Then every team reveals their answer and the room gets louder, “why did they pick ‘C’?”, “We got 100amps, 135 can’t be right!” with difference answers now they really want to know what I have to say. But I will pick one team, maybe right, maybe wrong to explain their rational or process for their answer, then maybe another.

Very quickly the room sees which is correct, if not, I don’t drag it out give but them the correct method or just correct one part and that lesson is done. On to the next…

One down fall of inquiry teaching is that this type of work is difficult and takes a lot of energy on the part of the students. Students who have not been trained to think for extended periods - 2 hours of this can be enough, the instructor has to watch for authentic fatigue, not boredom fatigue. I have had to close off lessons early when I see fatigue in class members and do something less strenuous.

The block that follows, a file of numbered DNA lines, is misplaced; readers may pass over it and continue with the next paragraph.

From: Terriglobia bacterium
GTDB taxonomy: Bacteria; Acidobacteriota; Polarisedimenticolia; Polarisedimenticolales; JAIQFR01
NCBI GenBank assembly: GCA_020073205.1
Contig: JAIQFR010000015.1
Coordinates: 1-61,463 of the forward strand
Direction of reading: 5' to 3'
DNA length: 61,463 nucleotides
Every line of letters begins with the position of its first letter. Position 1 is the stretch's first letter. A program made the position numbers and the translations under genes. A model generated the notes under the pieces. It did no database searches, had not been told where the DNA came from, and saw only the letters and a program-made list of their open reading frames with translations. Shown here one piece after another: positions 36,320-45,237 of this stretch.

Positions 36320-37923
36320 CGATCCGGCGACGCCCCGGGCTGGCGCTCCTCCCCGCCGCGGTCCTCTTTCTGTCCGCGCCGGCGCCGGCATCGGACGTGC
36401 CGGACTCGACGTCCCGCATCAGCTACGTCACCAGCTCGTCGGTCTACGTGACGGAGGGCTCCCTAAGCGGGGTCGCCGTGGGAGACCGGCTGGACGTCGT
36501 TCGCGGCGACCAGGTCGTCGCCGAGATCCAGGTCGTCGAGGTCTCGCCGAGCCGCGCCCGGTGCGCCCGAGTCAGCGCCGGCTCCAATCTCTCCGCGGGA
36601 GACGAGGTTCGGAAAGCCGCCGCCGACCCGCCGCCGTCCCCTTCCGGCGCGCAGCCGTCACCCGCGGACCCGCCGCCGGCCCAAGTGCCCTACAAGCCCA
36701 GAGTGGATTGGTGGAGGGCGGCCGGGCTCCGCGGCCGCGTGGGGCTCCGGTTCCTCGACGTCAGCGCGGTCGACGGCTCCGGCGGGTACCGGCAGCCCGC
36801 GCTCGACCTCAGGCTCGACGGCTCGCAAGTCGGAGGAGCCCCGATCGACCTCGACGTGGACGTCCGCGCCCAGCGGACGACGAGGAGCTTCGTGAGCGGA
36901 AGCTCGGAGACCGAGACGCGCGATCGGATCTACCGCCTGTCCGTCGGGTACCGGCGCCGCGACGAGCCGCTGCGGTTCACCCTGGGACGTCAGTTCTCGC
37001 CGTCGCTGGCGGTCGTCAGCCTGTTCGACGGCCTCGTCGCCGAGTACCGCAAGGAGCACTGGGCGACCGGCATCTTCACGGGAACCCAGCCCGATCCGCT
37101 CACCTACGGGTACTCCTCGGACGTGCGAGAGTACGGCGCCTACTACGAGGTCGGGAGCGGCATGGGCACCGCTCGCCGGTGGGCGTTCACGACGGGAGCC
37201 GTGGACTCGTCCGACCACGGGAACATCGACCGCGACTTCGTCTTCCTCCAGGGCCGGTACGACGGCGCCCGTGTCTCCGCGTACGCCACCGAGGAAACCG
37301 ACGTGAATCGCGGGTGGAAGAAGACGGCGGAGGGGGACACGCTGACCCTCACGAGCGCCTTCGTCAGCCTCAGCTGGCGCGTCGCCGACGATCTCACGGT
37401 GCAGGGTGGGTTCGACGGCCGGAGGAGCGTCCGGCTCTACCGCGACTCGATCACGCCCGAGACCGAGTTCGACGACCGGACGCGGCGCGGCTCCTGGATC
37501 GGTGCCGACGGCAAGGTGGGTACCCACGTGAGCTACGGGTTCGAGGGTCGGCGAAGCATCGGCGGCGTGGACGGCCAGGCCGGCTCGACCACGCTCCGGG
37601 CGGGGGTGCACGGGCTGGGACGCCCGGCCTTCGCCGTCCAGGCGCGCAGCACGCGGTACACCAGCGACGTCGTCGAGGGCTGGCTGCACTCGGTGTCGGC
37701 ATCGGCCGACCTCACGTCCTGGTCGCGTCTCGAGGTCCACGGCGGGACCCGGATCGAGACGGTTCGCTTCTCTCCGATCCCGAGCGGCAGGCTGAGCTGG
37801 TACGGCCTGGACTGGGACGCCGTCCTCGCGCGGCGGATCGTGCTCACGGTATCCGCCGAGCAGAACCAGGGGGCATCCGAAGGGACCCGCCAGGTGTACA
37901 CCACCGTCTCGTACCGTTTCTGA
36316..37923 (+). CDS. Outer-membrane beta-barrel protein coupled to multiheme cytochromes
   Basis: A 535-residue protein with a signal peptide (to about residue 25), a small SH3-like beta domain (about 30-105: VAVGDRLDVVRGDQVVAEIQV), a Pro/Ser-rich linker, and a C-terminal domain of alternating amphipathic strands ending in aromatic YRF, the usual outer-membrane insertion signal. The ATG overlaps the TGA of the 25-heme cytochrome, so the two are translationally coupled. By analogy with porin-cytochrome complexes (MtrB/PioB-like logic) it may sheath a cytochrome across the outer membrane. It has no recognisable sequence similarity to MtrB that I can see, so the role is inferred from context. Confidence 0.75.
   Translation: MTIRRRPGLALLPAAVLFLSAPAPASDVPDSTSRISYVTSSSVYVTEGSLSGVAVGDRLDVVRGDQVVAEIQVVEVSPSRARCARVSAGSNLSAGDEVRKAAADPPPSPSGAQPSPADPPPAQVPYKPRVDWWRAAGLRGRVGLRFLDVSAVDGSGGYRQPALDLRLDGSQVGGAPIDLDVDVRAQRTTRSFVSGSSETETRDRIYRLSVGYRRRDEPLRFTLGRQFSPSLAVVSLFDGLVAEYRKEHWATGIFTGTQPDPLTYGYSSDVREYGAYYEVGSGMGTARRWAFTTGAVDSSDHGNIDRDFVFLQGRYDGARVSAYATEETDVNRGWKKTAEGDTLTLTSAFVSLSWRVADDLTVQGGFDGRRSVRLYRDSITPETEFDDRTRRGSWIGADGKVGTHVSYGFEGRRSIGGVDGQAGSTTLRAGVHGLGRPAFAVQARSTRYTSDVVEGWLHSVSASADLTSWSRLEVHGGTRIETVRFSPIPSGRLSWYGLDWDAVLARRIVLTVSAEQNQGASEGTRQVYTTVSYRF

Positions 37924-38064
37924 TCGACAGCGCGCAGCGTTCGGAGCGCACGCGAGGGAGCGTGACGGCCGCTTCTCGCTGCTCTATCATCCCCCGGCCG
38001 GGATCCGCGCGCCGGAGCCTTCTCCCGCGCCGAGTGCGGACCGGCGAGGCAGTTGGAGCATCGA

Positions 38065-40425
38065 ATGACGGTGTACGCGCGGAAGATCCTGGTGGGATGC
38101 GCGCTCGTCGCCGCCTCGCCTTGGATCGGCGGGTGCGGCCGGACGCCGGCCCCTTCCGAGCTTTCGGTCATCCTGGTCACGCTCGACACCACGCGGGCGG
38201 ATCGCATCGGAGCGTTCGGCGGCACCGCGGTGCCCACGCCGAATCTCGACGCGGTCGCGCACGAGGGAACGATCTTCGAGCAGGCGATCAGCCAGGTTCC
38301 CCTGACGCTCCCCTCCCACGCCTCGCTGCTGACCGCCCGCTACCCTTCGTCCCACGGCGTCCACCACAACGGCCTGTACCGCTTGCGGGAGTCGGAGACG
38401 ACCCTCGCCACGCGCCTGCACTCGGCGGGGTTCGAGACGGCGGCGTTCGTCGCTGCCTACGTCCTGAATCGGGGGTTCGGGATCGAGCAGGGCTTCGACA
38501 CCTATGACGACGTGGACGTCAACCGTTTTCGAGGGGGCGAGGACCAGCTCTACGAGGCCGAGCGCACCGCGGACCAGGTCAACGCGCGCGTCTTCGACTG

The feedback I receive is universally “I like working in teams”, “I like learning from other students”, “the class goes by so quickly when we work in teams”.

Here students are taking more responsibility for their own thinking and learning, being problem solvers, working with others, making high level decisions about what is critical and what is superfluous.

Peer Observation

I decided to deliver an existing lesson modified for TBL for the 1st time when I had Charlene Stewart observing the classroom for approximately one hour.

The lesson was on introducing and practicing two types of electrical drawings, schematics drawings from given criteria and then a wiring diagrams from the schematics. This lesson I had done numerous times as a lecture - handout. In previous sessions, I found that most students needed individual attention each step of the way, which really slowed the class down and was very taxing on the instructor.